I realized that I do not know enough about operations involved in using the tap and die. I thought (erroneously) that I could just find brass rod that was the correct size to use. (like if I bought a 1/4 inch die, I could just use a 1/4 inch brass rod.) I think I now understand this better and will try the file method you described.

 

But, especially if my retirement is interrupted by this next contract, I will be considering a small metal lathe. I am just having too much fun with all this. Once I have my skills honed some more, and create the tools I will need, I should be ready to buy wood to begin my build of the Naiad.

 

I was going to start the tap and die thread to stop clogging up your thread with this kind of detail. I ended am being called to meetings so will have to wait for that.

 

Again, much thanks for your time and patience.

 

Richard

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Richard,

 

You are welcome, Richard. I am glad to help.

 

You may want to consider starting with the simpler clamps. You can probably buy a 6-32 tap and 6-32 threaded brass rod at your local hardware store and certainly on Amazon.com. These clamps are easy to make and will work as well as the more complex ones in most situations. Of course the others can be a fun as well as a challenging project. I found it so.

 

If you can't find the items you need, try this website.

 

http://www.mscdirect.com/

 

If MSC doesn't have it, they probably don't make it when it comes to tools, etc.

 

They used to mail their encycopedia sized catalog on request, but here is a link to their online version:

 

http://www.mscdirect.com/FlyerView?contentPath=/sales-catalogs/big-book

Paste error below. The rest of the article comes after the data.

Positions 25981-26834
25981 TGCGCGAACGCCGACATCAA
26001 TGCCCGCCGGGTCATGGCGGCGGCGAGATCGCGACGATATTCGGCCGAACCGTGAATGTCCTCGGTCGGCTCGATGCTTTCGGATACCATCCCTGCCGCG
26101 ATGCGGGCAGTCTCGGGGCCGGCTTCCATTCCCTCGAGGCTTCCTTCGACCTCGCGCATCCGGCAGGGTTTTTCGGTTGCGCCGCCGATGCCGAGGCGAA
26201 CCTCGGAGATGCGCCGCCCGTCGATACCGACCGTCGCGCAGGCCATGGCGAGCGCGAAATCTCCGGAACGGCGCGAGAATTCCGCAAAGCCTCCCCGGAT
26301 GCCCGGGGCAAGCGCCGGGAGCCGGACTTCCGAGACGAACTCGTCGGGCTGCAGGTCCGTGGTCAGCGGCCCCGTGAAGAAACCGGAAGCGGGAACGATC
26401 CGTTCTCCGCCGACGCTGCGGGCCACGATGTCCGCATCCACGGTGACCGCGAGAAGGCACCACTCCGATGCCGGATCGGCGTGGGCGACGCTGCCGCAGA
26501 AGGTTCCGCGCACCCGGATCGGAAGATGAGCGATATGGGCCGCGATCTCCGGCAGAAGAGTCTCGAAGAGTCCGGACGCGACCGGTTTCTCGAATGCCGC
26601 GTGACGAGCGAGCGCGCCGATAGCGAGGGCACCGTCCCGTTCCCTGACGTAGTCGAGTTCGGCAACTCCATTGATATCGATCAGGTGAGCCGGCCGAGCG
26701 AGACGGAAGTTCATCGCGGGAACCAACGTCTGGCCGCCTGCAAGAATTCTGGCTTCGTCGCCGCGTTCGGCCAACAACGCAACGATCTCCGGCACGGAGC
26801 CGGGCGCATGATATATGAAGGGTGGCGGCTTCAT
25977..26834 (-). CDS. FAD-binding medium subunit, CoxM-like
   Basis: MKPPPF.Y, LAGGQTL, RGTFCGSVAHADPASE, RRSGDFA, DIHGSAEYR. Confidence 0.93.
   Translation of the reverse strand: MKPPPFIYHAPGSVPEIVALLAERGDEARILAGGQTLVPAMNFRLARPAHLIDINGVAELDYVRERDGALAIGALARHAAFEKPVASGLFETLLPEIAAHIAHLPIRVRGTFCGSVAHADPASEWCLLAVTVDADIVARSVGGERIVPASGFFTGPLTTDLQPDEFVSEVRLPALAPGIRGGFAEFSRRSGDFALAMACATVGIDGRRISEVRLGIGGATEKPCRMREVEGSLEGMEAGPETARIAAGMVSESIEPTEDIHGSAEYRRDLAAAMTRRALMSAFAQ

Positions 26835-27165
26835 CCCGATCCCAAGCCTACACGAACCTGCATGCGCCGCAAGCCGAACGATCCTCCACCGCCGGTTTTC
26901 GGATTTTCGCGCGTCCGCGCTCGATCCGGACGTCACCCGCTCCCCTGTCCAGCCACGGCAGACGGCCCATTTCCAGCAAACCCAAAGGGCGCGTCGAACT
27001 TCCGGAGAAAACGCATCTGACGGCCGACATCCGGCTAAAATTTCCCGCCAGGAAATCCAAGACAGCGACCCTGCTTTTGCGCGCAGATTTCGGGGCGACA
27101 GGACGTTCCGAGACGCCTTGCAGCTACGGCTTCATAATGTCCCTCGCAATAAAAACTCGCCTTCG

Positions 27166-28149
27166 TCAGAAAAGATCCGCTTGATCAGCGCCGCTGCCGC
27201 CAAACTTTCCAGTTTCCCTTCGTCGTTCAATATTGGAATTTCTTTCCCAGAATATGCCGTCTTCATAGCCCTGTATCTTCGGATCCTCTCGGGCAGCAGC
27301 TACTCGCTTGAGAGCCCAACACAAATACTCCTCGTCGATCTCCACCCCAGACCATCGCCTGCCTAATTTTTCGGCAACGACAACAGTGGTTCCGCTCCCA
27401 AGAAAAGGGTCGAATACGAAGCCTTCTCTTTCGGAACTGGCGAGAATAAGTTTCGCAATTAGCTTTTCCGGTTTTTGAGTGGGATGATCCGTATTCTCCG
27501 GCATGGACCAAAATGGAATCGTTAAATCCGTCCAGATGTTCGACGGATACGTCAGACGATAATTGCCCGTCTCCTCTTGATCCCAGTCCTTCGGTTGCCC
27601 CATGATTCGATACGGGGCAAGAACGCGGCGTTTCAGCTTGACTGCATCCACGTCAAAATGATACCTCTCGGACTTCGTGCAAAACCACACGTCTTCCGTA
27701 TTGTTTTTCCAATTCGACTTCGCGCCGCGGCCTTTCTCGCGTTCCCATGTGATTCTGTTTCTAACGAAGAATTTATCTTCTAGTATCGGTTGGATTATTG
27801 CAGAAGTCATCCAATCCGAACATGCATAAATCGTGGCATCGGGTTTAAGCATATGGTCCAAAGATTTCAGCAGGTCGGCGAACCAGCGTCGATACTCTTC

Browsing through this will give you an idea of their products and can also be an education in itself.

 

I have had very good experience with them.

 

Good luck.

 

Ed

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A good place to find taps is Victor Machinery Exchange. A 4-40 left hand HSS hand tap costs $4.90. The 4-40 right hand tap  is $3.95.

 

http://www.victornet.com/index.html

 

Threaded brass rod in 3ft lengths can be found at MSC Industrial supply. Size 4-40 price is $3.59 each:

 

http://www.mscdirect.com/

Edited by PETERPETER

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Hi,

I just received a 6" length of 6-32 threaded rod from eBay. Also have received a set of the 6-32 tap and die, and the right and left 4-40 sets from Victornet. Victornet is very reasonable. So I will be working on the simpler clamp (as soon as I finish the deck planking I am working on.

 

I just checked MSCDirect and there prices look good. I will probably use them once I am ready for larger length rods.

 

Thanks for the links, very helpful.

 

Richard

Edited by rtropp

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Richard, when I made the "simpler" clamps, I thought of a little improvement along the lines of the machinist clamps, that is to insert a small washer between the upper jaw of the clamp and the top of the threaded rod. This will improve the cleanness of the design and the effectiveness of the clamping. To do this you need to reduce the diameter of the rod just enough to allow a small washer to be inserted and for a such a length that allows a small portion to protrude from the top of the upper jaw to place the handle. The attached picture should make it clear.

Salvatore    

post-860-0-43178500-1392022109_thumb.jpg